Monday, October 10, 2016



ADDIS ABABA, Ethiopia — Foreign investors on Monday warily eyed the Ethiopian government’s latest attempt to quell violent protests that have targeted foreign-owned businesses in Africa’s second most-populous nation.

Prime Minister Hailemariam Desalegn declared a six-month state of emergency on Sunday, saying it was necessary to protect citizens and property following widespread antigovernment unrest in Oromia, one of the country’s nine ethnically based regional states.

Long-running protests over the government’s monopoly on power and human-rights abuses have swelled recently in Oromia and Amhara, another regional state. More than 130 private concerns were attacked by protesters last week, including a Dutch-owned flower farm and a cement factory owned by Nigerian Aliko Dangote, Africa’s richest man.


The Ethiopian government painted a grim picture of a country under siege by foreign-backed gangs as it justified its newly announced six-month-long state of emergency Monday.

The measure, announced Sunday, comes as mobs have attacked foreign-owned businesses and an American was killed during unrest that exploded after a stampede last week at a cultural festival killed dozens.


Government spokesman Getachew Reda told journalists that the past week of violence, in which dozens more have died, was the work of foreign-funded gangs and required more intense security measures to tackle.

“You have motorbike gangs now carrying petrol bombs, carrying firearms in groups of 10 going from place to place, terrorizing the public,” Reda said Monday. “The kind of threats we are facing, targeting infrastructure, targeting civilians, cannot be handled through ordinary law enforcement procedures.”

Last week, protesters damaged around a dozen factories and equipment mostly belonging to foreign firms, accused by the demonstrators of buying property leases on their seized land.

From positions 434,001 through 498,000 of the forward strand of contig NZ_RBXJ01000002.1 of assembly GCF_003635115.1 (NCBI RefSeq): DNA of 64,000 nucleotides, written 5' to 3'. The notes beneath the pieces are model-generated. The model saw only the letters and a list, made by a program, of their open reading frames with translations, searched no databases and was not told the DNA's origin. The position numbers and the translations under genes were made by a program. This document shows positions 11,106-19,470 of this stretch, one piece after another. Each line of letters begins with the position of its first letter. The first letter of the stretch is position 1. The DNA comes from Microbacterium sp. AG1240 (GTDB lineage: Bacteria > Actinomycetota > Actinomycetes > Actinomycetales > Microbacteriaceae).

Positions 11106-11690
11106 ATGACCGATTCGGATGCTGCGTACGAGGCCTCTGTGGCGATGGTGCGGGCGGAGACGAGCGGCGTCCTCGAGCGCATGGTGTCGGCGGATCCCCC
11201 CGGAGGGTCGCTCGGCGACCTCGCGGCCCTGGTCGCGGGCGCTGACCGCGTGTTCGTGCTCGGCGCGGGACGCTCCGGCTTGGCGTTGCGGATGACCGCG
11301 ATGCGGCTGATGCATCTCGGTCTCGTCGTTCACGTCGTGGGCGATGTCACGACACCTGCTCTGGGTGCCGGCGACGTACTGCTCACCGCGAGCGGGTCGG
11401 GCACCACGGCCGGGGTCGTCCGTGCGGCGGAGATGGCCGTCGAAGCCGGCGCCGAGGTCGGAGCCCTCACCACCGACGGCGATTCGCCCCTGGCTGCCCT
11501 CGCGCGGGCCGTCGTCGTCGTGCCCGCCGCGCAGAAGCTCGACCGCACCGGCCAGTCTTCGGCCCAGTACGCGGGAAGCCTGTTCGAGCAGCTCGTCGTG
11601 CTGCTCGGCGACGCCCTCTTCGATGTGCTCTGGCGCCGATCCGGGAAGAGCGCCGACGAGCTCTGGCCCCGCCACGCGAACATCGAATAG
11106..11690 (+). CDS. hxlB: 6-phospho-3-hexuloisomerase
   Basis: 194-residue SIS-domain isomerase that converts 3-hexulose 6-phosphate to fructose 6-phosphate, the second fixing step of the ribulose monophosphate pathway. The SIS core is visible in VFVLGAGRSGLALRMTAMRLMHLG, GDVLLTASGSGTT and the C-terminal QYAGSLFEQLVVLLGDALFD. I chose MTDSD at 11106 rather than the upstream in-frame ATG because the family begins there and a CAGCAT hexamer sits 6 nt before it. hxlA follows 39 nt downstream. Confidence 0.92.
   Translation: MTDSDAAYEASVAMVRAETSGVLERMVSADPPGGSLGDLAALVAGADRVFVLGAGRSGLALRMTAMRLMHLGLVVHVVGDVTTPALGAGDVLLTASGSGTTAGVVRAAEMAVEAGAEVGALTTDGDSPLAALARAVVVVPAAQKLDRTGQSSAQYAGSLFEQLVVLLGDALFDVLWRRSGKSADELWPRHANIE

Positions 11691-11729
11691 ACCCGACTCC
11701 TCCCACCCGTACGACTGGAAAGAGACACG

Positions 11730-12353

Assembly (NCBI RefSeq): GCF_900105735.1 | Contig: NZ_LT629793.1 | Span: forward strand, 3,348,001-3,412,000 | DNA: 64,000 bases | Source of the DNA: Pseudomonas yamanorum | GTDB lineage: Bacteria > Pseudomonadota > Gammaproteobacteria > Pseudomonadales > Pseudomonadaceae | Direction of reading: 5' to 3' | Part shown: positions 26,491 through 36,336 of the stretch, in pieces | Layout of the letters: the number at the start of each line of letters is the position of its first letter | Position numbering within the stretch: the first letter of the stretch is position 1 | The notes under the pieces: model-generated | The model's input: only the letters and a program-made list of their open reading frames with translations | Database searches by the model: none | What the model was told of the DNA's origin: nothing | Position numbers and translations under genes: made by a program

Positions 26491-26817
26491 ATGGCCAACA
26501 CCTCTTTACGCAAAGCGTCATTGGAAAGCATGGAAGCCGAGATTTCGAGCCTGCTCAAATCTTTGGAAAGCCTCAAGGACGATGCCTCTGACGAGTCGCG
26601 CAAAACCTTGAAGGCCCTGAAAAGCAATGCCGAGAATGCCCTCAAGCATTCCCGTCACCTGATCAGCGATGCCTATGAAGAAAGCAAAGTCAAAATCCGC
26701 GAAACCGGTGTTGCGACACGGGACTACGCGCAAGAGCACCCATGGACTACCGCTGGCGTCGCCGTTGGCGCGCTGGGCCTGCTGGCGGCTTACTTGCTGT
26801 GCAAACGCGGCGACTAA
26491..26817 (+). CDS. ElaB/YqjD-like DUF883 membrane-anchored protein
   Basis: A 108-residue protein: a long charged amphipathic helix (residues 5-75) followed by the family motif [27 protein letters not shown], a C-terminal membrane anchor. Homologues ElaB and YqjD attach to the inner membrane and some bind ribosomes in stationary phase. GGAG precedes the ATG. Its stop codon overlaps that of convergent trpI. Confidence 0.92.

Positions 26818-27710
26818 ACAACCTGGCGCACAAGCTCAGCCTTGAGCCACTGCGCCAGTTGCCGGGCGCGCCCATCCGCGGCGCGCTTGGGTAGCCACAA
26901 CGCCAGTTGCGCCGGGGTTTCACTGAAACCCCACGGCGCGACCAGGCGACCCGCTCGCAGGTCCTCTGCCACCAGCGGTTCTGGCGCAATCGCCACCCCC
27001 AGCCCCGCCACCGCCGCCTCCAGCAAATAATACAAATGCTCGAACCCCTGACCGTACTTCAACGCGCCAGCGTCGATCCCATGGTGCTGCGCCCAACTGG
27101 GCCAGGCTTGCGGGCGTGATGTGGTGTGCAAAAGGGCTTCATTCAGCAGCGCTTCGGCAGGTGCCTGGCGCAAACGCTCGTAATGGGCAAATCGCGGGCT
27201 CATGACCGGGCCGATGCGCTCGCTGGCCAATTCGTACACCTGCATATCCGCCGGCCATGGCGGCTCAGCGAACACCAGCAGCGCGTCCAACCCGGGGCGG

Security forces, however, already have been implicated in the deaths of hundreds of people in the past year in anti-government protests.

The protests began in November in the Oromia region, which surrounds the capital. People there complain of a corrupt local administration and illegal confiscation of land to set up multinational factories.


Many people from Oromiya, a region at the heart of Ethiopia's industrialization drive, accuse the state of seizing their land and offering meager compensation before selling it on to companies, often foreign investors, at inflated prices.

The unrest has since spread to the Amhara region, Ethiopia’s cultural heartland, and now there is turmoil in the southern provinces as well.

The Oromo people, who make up at least a third of the population, have long complained of economic and political marginalization. When protests erupted during a huge cultural festival in Oromia on Oct. 2, police fired tear gas, causing a stampede that killed at least 55 people — although the opposition estimates that the toll is at least 10 times that.

Recently, Dozens of people died at a festival after security forces fired tear gas into a crowd during a political protest and provoked a stampede.